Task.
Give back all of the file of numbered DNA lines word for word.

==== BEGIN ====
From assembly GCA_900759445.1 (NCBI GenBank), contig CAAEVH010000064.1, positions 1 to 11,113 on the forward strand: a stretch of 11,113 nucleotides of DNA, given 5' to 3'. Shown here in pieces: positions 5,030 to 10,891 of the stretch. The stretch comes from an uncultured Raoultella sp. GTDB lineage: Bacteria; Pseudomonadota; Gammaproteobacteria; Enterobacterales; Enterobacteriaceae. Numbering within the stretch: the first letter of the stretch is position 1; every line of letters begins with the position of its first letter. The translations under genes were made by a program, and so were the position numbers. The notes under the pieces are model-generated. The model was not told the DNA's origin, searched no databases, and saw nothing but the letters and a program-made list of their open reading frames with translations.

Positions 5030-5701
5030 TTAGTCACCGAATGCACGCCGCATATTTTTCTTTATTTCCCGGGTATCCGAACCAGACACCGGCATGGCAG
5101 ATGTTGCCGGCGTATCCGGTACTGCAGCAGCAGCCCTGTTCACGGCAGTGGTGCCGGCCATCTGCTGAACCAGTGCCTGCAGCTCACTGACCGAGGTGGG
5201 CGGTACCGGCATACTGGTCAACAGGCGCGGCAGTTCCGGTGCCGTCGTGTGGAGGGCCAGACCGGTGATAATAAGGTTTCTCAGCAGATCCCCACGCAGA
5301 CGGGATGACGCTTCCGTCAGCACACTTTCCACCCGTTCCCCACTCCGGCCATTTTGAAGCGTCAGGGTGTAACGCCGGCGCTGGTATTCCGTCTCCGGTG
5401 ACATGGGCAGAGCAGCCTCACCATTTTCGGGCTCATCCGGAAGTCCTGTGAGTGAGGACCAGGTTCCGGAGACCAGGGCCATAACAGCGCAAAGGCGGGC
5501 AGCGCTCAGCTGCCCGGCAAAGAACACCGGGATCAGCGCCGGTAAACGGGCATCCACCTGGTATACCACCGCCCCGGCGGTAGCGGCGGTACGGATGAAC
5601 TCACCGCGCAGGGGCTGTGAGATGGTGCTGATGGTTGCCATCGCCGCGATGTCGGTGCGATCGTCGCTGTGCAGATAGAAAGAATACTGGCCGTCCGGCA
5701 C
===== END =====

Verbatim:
From assembly GCA_900759445.1 (NCBI GenBank), contig CAAEVH010000064.1, positions 1 to 11,113 on the forward strand: a stretch of 11,113 nucleotides of DNA, given 5' to 3'. Shown here in pieces: positions 5,030 to 10,891 of the stretch. The stretch comes from an uncultured Raoultella sp. GTDB lineage: Bacteria; Pseudomonadota; Gammaproteobacteria; Enterobacterales; Enterobacteriaceae. Numbering within the stretch: the first letter of the stretch is position 1; every line of letters begins with the position of its first letter. The translations under genes were made by a program, and so were the position numbers. The notes under the pieces are model-generated. The model was not told the DNA's origin, searched no databases, and saw nothing but the letters and a program-made list of their open reading frames with translations.

Positions 5030-5701
5030 TTAGTCACCGAATGCACGCCGCATATTTTTCTTTATTTCCCGGGTATCCGAACCAGACACCGGCATGGCAG
5101 ATGTTGCCGGCGTATCCGGTACTGCAGCAGCAGCCCTGTTCACGGCAGTGGTGCCGGCCATCTGCTGAACCAGTGCCTGCAGCTCACTGACCGAGGTGGG
5201 CGGTACCGGCATACTGGTCAACAGGCGCGGCAGTTCCGGTGCCGTCGTGTGGAGGGCCAGACCGGTGATAATAAGGTTTCTCAGCAGATCCCCACGCAGA
5301 CGGGATGACGCTTCCGTCAGCACACTTTCCACCCGTTCCCCACTCCGGCCATTTTGAAGCGTCAGGGTGTAACGCCGGCGCTGGTATTCCGTCTCCGGTG
5401 ACATGGGCAGAGCAGCCTCACCATTTTCGGGCTCATCCGGAAGTCCTGTGAGTGAGGACCAGGTTCCGGAGACCAGGGCCATAACAGCGCAAAGGCGGGC
5501 AGCGCTCAGCTGCCCGGCAAAGAACACCGGGATCAGCGCCGGTAAACGGGCATCCACCTGGTATACCACCGCCCCGGCGGTAGCGGCGGTACGGATGAAC
5601 TCACCGCGCAGGGGCTGTGAGATGGTGCTGATGGTTGCCATCGCCGCGATGTCGGTGCGATCGTCGCTGTGCAGATAGAAAGAATACTGGCCGTCCGGCA
5701 C